Sensitivity to differential NRF1 gene signatures contributes to breast cancer disparities

Jairo Ramos, Changwon Yoo, Quentin Felty, Zhenghua Gong, Juan P. Liuzzi, Robert Poppiti, Indu Shekhar Thakur, Ruchika Goel, Ashok Kumar Vaid, Ricardo Jorge Komotar, Nasreen Z. Ehtesham, Seyed E. Hasnain, Deodutta Roy

Research output: Contribution to journalArticle

Abstract

Purpose: Nuclear respiratory factor 1 (NRF1) drives estrogen-dependent breast tumorigenesis. Herein we examined the impact of NRF1 activity on the aggressiveness and disparate molecular signature of breast cancer in Black, White, Asian, and Hispanic women. Methods: NRF1 activity by transcription factor target enrichment analysis and causal NRF1-target gene signatures by Bayesian Network Inference with Java Objects (BANJO) and Markov Chain Monte Carlo (MCMC)-based gene order were examined in The Cancer Genome Atlas (TCGA) breast cancer cohorts. Results: We are the first to report increased NRF1 activity based on its differential effects on genome-wide transcription associated with luminal A and B, HER2+ and triple-negative (TN) molecular subtypes of breast cancer in women of different race/ethnicity. We observed disparate NRF1 motif-containing causal gene signatures unique to Black, White, Asian, and Hispanic women for luminal A breast cancer. Further gene order searches showed molecular heterogeneity of each subtype of breast cancer. Six different gene order sequences involving CDK1, HMMR, CCNB2, CCNB1, E2F1, CREB3L4, GTSE1, and LMNB1 with almost equal weight predicted the probability of luminal A breast cancer in whites. Three different gene order sequences consisting of CCNB1 and GTSE1, and CCNB1, LMNB1, CDK1 or CASP3 predicted almost 100% probability of luminal B breast cancer in whites; CCNB1 and LMNB1 or GTSE predicted 100% HER2+ breast cancer in whites. GTSE1 and TUBA1C combined together predicted 100% probability of developing TNBC in whites; NRF1, TUBA1B and BAX with EFNA4, and NRF1 and BTRC predicated 100% TNBC in blacks. High expressor NRF1 TN breast tumors showed unfavorable prognosis with a high risk of breast cancer death in white women. Conclusion: Our findings showed how sensitivity to high NRF1 transcriptional activity coupled with its target gene signatures contribute to racial differences in luminal A and TN breast cancer subtypes. This knowledge may be useful in personalized intervention to prevent and treat this clinically challenging problem.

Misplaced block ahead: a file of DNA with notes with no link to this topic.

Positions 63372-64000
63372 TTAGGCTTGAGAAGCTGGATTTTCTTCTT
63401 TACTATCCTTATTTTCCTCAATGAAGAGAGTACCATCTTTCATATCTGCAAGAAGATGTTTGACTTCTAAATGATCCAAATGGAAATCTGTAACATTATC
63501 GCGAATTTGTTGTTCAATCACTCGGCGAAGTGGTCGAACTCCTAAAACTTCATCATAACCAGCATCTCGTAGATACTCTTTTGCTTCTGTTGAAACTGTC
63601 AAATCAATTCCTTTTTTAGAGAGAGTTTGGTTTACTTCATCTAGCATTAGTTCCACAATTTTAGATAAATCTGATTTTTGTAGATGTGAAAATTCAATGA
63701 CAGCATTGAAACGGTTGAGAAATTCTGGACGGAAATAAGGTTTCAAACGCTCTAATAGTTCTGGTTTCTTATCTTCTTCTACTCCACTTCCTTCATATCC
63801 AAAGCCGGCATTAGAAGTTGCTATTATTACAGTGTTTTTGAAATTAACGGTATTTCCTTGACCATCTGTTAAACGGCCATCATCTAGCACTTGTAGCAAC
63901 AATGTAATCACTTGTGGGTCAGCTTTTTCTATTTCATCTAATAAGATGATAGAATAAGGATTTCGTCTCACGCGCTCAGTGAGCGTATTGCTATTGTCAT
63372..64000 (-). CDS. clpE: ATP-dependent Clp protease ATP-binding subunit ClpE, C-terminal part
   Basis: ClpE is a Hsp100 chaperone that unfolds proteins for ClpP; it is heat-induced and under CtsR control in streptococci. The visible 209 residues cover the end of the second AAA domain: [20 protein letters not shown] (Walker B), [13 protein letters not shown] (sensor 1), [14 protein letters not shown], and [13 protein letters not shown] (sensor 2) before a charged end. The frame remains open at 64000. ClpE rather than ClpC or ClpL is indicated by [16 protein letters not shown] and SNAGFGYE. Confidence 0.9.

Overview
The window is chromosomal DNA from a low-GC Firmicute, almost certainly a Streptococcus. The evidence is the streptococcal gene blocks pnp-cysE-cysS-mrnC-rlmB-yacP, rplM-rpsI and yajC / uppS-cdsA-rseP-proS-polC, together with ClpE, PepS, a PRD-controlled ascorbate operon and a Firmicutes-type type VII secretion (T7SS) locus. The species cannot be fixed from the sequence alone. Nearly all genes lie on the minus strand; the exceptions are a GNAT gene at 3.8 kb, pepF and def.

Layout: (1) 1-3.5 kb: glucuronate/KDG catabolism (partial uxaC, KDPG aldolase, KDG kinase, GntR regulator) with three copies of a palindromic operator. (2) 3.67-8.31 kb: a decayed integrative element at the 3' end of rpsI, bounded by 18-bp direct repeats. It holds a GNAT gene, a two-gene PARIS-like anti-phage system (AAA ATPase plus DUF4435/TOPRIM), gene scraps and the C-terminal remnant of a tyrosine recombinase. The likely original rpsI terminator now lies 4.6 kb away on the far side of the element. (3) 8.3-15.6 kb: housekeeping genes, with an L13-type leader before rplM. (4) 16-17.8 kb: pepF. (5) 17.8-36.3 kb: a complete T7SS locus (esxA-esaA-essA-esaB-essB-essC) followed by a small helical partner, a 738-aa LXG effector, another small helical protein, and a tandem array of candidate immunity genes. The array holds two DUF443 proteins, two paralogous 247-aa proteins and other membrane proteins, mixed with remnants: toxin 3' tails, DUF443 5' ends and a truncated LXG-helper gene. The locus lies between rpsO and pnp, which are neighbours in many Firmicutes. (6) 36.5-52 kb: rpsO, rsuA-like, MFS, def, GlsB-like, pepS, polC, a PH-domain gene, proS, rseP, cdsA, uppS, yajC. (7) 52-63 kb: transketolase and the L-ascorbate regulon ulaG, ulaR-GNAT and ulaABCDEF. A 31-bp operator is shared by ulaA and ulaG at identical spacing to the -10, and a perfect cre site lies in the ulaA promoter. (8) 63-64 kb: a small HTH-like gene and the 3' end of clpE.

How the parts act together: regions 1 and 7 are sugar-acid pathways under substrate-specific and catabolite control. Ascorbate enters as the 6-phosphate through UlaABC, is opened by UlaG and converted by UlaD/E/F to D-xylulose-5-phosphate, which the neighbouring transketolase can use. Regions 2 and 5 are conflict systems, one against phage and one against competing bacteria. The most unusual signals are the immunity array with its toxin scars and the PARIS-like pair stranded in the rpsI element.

Original languageEnglish (US)
JournalJournal of cancer research and clinical oncology
DOIs
StateAccepted/In press - 2020

Keywords

  • Breast cancer disparity
  • Causal NRF1 gene signatures
  • NRF1

ASJC Scopus subject areas

  • Oncology
  • Cancer Research

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    Ramos, J., Yoo, C., Felty, Q., Gong, Z., Liuzzi, J. P., Poppiti, R., Thakur, I. S., Goel, R., Vaid, A. K., Komotar, R. J., Ehtesham, N. Z., Hasnain, S. E., & Roy, D. (Accepted/In press). Sensitivity to differential NRF1 gene signatures contributes to breast cancer disparities. Journal of cancer research and clinical oncology. https://doi.org/10.1007/s00432-020-03320-9